Lollipop Chainsaw: A Review


Lollipop Chainsaw
is the strange, quirky, vulgar story of Juliet Starling, her zombie hunting family, and her attempt to introduce her boyfriend Nick to them. The game itself is made by Suda51 (Goichi Suda) and Hollywood director James Gunn; this is already an interesting combination because Suda51 has worked on anything from Fatal Frame IV, Clock Tower, and Killer 7 to wrestling games and James Gunn has worked on things as opposite as Slither to the live-action Scooby-Doo movies of the decade past, so these are CLEARLY talented men from a WIDE range of experience in games differing as blatantly as an episode of Barney compared to a Saw movie, we didn’t know what to expect here people, not at all, all we saw originally was a hot girl with a guy’s head strapped to her waist cutting zombies to pieces with a sparkly pink chainsaw. Some of us went to the dark place of Onechanbara: Bikini Zombie Slayers, thank God that is not what we were given, not at all; instead we were given a huge heaping pile of AWESOME!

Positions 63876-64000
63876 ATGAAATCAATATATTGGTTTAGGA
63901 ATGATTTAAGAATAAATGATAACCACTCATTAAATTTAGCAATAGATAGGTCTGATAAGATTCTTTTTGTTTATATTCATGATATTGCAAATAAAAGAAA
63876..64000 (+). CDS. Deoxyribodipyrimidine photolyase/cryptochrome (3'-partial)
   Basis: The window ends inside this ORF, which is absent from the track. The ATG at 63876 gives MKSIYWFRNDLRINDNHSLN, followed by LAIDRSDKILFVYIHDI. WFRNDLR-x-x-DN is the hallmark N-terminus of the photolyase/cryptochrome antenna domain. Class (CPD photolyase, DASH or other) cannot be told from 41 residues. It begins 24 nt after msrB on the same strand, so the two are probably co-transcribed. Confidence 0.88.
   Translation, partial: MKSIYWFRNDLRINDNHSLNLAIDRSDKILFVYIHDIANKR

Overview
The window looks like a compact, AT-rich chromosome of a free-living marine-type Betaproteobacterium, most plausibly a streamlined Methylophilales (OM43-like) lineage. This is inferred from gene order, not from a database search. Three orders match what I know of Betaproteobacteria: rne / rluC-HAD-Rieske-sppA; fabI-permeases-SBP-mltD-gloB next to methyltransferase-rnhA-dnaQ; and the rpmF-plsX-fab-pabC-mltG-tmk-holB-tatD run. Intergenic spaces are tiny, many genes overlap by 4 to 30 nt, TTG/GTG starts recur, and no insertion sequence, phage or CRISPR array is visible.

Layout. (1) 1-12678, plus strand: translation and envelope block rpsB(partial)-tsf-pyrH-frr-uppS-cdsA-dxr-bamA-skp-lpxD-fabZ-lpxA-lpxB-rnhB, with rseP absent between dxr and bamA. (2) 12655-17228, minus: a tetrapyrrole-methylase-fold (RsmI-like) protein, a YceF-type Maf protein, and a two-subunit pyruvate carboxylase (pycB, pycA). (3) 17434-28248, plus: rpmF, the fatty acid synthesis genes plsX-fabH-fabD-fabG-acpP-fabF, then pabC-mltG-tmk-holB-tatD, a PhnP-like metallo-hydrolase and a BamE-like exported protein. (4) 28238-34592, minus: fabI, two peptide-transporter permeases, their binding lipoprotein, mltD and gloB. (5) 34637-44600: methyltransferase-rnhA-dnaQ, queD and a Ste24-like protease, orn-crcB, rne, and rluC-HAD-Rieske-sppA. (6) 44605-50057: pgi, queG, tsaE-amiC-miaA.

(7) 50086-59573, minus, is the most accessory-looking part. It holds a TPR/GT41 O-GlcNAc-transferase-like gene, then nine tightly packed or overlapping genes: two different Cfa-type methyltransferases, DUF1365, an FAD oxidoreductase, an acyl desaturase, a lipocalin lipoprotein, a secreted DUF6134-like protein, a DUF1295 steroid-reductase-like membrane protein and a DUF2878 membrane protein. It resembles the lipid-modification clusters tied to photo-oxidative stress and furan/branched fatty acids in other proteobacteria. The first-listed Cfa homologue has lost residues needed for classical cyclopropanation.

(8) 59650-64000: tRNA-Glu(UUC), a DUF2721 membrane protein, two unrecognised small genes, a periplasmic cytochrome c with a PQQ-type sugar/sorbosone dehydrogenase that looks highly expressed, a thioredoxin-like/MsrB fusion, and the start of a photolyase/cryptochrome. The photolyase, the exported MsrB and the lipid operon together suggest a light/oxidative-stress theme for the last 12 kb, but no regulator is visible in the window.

Our Heroes of Lollipop Chainsaw: Juliet Starling (Tara Strong) and Nick Carlyle (Michael Rosenbaum).